The mantel clock is designed in a distinctly Neoclassical manner from superbly wrought ormolu, or gilt bronze. The form of the lyre, perhaps the musical instrument most closely associated with classical antiquity, is the inspiration for the shape of the clock. The clock features a pierced ormolu circular dial, with Roman numeral hour indices on individual enamel cartouches, set into the soundboard of a lyre; the twin lyre branches spring upwards from the case, the two branches culminating in scrolled swan's head terminals, the swans' bills grasping a floral garland that brushes against the taut ormolu lyre strings. Between the swan's head finials is a classical mask of a bearded man, sunbursts radiating from his head.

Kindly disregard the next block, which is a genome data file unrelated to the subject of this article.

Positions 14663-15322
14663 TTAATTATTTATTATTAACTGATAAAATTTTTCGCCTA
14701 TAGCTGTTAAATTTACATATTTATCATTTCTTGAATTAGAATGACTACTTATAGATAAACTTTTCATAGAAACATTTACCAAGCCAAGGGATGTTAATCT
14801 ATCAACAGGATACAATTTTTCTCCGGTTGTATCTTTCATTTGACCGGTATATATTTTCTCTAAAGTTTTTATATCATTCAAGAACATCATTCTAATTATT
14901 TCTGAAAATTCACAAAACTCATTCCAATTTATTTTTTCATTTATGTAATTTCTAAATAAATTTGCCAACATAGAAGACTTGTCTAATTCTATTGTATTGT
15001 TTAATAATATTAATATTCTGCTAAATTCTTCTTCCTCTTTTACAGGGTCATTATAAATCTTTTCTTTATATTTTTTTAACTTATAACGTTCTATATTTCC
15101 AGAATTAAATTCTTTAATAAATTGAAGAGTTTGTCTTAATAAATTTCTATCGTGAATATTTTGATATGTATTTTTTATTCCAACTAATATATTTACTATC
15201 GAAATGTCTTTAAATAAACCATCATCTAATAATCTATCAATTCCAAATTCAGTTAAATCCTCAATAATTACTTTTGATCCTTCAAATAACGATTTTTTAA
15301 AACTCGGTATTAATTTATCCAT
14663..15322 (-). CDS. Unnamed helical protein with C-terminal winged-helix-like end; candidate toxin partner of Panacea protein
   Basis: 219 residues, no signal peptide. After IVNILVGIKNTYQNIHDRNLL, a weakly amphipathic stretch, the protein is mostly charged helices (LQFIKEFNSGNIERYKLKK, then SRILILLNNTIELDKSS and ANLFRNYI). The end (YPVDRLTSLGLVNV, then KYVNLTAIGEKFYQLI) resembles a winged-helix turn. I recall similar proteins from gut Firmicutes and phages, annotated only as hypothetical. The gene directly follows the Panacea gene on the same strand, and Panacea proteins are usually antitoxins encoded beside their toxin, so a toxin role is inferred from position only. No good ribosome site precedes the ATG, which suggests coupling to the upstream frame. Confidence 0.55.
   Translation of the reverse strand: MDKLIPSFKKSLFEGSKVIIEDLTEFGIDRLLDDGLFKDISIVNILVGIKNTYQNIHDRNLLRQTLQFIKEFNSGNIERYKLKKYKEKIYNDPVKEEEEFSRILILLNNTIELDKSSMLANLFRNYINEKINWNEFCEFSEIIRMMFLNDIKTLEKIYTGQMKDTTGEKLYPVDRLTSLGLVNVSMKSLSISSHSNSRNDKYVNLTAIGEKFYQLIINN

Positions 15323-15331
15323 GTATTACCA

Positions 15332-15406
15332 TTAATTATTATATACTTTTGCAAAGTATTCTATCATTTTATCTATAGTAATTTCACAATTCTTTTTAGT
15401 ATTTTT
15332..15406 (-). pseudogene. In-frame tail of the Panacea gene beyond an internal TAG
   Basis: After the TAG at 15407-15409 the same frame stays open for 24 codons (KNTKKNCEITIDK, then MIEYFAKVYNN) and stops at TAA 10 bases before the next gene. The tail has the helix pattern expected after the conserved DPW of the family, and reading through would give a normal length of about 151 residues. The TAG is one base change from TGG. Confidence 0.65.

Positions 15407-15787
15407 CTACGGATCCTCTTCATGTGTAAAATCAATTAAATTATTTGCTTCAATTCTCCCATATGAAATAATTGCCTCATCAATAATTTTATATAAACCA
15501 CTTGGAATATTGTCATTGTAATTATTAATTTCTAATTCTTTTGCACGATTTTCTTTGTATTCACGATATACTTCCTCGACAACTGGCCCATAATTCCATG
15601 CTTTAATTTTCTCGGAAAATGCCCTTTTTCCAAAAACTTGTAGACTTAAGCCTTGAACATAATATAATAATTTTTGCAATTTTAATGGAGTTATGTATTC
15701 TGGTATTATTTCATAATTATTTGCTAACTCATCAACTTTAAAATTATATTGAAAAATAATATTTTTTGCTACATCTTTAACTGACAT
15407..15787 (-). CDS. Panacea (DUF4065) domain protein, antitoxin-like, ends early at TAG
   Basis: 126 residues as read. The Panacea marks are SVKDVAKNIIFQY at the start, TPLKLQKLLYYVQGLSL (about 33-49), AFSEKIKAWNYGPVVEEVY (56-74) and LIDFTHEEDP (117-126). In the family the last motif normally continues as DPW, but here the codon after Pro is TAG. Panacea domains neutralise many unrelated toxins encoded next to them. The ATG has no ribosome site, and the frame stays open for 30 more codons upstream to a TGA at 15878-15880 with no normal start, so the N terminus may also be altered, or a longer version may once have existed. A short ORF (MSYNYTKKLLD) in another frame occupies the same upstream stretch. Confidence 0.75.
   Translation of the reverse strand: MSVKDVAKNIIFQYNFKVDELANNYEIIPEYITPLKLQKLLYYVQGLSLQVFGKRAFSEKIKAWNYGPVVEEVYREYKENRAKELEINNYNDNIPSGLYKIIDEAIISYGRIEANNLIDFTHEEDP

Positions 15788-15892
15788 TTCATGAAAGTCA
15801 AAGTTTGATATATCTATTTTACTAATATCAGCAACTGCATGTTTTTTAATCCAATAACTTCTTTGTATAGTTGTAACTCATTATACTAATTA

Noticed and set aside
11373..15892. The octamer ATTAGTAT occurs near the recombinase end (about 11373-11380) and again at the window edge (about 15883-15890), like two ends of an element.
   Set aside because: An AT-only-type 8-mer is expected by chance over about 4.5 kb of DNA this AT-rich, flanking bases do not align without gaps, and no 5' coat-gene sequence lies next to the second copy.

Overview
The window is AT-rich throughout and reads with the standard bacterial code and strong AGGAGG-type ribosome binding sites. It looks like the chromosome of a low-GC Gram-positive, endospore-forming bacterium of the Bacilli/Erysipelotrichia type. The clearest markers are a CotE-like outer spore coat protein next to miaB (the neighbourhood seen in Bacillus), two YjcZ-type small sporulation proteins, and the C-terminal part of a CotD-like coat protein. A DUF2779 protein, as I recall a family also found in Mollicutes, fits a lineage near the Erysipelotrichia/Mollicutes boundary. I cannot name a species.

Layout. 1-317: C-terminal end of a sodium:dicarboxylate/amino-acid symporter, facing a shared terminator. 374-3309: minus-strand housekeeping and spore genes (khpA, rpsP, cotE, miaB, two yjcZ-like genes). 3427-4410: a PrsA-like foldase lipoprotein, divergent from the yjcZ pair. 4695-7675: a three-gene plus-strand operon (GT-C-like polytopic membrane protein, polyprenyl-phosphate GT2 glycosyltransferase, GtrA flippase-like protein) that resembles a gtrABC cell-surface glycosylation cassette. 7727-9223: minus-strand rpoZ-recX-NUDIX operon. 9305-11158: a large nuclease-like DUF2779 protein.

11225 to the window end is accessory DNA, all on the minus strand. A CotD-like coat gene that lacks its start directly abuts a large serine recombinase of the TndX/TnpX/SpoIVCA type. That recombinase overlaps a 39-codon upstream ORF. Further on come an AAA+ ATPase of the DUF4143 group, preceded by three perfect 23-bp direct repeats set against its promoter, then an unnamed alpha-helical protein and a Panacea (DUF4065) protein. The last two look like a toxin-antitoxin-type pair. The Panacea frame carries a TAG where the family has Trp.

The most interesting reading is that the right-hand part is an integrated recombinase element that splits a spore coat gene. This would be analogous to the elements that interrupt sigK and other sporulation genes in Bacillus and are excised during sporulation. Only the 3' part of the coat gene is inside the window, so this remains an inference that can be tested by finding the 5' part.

The lyre-form case is supported by a square plinth-form base, which is mounted with assemblages of classicising motifs, including cornucopias, flaming torches, and quivers of arrows. The ormolu throughout is superbly cast and finished with moulded detailing, such as the acanthus leaves that grasp the lyre branches.
The movement is stamped 'Le Roy a Paris', one of the most important clock making establishments active in Paris during the 19th Century.